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Public Health Column for the Times-News

Board of Health to consider new rabies control measures

Published: Wednesday, November 2, 2016

By KIM HORTON
Times-News Columnist

You can count on hearing about rabies every year — whether it's a reminder about having your pet vaccinated or a news story about a rabid animal.

Only six months ago in May, the N.C. State Laboratory of Public Health confirmed two cases of rabies in raccoons in Henderson County. In one case, the dog affected was current on its vaccine, but in the second event, three exposed dogs had to be euthanized.

The circumstances usually involve a raccoon, but it could be a skunk, a fox, a coyote, a wolf, a groundhog, a beaver or a bat. The rabies virus could infect a cow, a horse or a beloved pet. And if a person is exposed to a rabid animal, then rabies post-exposure prophylaxis is required to save his or her life. But no matter the animal or person, the risk of rabies in the mammal population each year is a given, and it's a deadly viral disease with no cure.

It's likely, however, that if you've never experienced a rabies event, you're unaware of the financial and emotional cost. Under current law, if your pet has never been vaccinated against rabies and is bitten by an animal that is or might be rabid, the pet owner is required to either quarantine the pet for six months or euthanize it. Even if your pet is one day overdue on its rabies vaccine booster, under current law, the same consequences apply.

The cost either way is paid by the pet owner and it's not cheap. An estimate to board an animal for six months could cost up to $3,600; euthanasia could cost $150. I would guess that in most cases, the quarantine cost is prohibitive for the pet owner. And the only other option — euthanasia of the pet — delivers a devastating emotional blow.

"These are difficult situations for all involved, and it's very painful to speak to the pet owner about what now must happen," said Renee Ledford, communicable disease nurse. "But rabies is deadly, and a pet that's been exposed can now infect the owner who loves it the most."

North Carolina's rabies laws conform to recommendations of the Centers for Disease Control and Prevention and the National Association of Public Health Veterinarians' (NASPHV) Compendium of Animal Rabies Prevention and Control. The law requires that all owned dogs, cats and ferrets must be vaccinated against rabies by four months of age. One shot is not enough; rabies vaccinations must be kept current.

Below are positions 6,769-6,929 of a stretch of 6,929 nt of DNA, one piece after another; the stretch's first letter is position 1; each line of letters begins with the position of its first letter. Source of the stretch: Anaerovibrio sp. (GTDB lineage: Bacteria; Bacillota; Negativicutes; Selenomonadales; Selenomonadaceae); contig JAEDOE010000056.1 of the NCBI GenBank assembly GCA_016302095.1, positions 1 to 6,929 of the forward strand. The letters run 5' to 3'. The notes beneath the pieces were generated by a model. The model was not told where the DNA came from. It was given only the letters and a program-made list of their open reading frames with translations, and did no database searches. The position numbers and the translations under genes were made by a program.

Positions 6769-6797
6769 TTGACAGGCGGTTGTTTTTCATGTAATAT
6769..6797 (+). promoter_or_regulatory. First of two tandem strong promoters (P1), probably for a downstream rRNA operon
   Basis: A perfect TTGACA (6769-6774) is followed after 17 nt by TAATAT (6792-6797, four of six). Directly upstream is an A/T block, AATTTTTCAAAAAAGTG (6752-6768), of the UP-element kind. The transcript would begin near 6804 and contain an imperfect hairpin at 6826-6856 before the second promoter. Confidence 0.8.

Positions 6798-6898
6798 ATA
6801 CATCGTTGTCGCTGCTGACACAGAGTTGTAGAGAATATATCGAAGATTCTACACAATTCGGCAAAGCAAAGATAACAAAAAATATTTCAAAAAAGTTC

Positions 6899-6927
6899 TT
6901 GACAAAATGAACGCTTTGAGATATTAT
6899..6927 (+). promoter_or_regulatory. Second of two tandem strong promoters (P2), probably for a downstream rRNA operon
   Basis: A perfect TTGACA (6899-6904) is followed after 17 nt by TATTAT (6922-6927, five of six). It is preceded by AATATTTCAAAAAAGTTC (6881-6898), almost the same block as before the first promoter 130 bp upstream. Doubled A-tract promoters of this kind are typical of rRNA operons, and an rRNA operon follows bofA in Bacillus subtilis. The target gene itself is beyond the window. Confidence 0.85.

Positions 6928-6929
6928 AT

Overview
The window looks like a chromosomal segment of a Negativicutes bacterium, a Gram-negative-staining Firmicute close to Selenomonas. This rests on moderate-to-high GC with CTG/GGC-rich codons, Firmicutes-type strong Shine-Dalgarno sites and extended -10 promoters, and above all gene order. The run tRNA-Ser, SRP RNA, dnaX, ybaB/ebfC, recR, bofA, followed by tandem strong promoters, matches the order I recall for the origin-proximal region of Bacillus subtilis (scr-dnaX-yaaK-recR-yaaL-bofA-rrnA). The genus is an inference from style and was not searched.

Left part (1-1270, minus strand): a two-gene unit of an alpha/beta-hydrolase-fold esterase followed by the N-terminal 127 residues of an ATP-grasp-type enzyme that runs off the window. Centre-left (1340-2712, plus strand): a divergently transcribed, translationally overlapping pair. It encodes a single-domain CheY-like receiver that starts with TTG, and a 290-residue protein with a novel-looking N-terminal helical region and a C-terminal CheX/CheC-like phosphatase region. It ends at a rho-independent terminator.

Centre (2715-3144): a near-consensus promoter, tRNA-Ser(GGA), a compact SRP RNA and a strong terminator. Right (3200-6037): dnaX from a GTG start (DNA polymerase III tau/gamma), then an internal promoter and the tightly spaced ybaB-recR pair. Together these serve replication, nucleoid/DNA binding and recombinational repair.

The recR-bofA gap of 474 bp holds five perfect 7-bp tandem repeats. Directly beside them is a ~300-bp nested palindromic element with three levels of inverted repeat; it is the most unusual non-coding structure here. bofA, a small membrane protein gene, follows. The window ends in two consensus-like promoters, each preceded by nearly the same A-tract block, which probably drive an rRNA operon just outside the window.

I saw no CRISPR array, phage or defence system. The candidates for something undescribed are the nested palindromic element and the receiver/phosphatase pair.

On March 1, 2016, new national guidance for post-exposure management of dogs and cats was published by NASPHV in the Compendium of Animal Rabies Prevention and Control, 2016. The North Carolina Division of Public Health proposed legislation for the 2016 short session of the General Assembly that would have amended current law to adopt these recommendations, but the proposal was never introduced as a bill.

Now local boards of health who want to use these updated rabies control measures must adopt a rule to give the local health director legal authority to implement the recommendations. The Henderson County Board of Health has called for a public hearing on Tuesday to consider adopting such a proposed rule.

If the rule is adopted, these new control measures would likely result in fewer dogs and cats euthanized and shorter and fewer quarantine periods for pets exposed to rabies but not current on their rabies vaccine. For animal owners, these changes represent significant emotional and financial benefits.

The Board of Health will consider the rule adoption at their regular monthly meeting at 6 p.m. Tuesday in the classroom at the Department of Public Health, 1200 Spartanburg Highway. (If attending, use the Immunization Clinic entrance to access the classroom.)

Interested citizens may comment during the hearing. To review information prior to the hearing, packets are available at the front desk of the Health Department; or download the packet by clicking on the Board of Health link at hendersoncountync.org/health.

Whatever the outcome of the hearing, it doesn't lessen the importance and responsibility of pet owners to vaccinate their pets against rabies and keep the vaccinations current. There are other steps to take for our safety:

  • Keep pets inside. Supervise pets outside and keep dogs on a leash.
  • Consider keeping your cat inside. In North Carolina and across the United States, the domestic animal that is most commonly infected with rabies is the cat. Cats that are kept outside unsupervised may prey on wildlife that are infected with rabies.
  • Do not feed pets outside. Pet food attracts wildlife.
  • Never try to approach, handle, feed or rescue wild animals including feral cats or feral dogs.
  • Secure garbage cans with wildlife-proof lids.

Most households in the United States have at least one pet, and the reasons are many. Your dog's over-the-top welcome when you come home. The relaxation you feel as you stroke your purring cat. The health and social benefits for you from your dog's required daily walk. The comfort received and empathy learned as your child takes care of a pet. The automatic floor vacuum for dropped food during Thanksgiving dinner.

Pets are blessings to be thankful for — especially this time of year. Keep them safe and keep their rabies vaccine current.


Kim Horton is the communications manager at the Henderson County Department of Public Health. She can be reached at khorton@hendersoncountync.org.

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Department of Public Health • 1200 Spartanburg Highway, Suite 100 • Hendersonville, NC 28792 • (828) 692-4223